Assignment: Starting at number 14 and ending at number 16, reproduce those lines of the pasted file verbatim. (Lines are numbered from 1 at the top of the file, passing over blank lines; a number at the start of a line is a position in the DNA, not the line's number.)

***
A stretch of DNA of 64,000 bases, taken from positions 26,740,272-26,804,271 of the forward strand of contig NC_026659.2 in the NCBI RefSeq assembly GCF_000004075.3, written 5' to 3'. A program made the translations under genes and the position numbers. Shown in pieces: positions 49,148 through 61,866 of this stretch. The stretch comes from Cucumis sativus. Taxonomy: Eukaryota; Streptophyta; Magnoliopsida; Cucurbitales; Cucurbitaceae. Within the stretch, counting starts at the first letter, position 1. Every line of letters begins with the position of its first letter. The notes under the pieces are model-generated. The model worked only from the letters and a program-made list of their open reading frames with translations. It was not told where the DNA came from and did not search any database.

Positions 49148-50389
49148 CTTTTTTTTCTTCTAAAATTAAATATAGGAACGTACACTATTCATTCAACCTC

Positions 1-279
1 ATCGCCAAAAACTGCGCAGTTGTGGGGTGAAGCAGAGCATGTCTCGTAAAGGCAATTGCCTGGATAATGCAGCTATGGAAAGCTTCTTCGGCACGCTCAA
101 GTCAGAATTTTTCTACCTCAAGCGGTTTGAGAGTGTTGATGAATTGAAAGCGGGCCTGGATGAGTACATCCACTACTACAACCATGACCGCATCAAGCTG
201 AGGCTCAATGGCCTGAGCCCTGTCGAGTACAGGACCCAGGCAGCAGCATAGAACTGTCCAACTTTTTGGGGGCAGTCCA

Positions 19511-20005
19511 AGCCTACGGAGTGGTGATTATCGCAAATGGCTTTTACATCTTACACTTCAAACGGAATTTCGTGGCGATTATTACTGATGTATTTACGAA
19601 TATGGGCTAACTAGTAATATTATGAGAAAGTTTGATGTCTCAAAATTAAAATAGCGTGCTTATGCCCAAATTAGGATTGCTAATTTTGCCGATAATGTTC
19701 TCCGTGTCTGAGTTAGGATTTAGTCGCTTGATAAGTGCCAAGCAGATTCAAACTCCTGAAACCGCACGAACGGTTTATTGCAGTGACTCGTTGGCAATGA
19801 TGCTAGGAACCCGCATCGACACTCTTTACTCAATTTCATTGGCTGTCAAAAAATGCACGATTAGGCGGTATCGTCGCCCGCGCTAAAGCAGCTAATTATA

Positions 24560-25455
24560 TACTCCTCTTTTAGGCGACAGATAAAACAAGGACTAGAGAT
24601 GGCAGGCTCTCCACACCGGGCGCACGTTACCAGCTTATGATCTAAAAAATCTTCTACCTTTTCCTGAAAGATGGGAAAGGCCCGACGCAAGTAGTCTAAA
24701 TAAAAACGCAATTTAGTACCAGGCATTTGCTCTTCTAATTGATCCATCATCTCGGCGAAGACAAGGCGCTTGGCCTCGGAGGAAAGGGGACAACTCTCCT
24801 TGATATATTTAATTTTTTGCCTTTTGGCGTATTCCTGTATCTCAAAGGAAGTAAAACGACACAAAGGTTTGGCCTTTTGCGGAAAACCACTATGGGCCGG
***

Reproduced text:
24560 TACTCCTCTTTTAGGCGACAGATAAAACAAGGACTAGAGAT
24601 GGCAGGCTCTCCACACCGGGCGCACGTTACCAGCTTATGATCTAAAAAATCTTCTACCTTTTCCTGAAAGATGGGAAAGGCCCGACGCAAGTAGTCTAAA
24701 TAAAAACGCAATTTAGTACCAGGCATTTGCTCTTCTAATTGATCCATCATCTCGGCGAAGACAAGGCGCTTGGCCTCGGAGGAAAGGGGACAACTCTCCT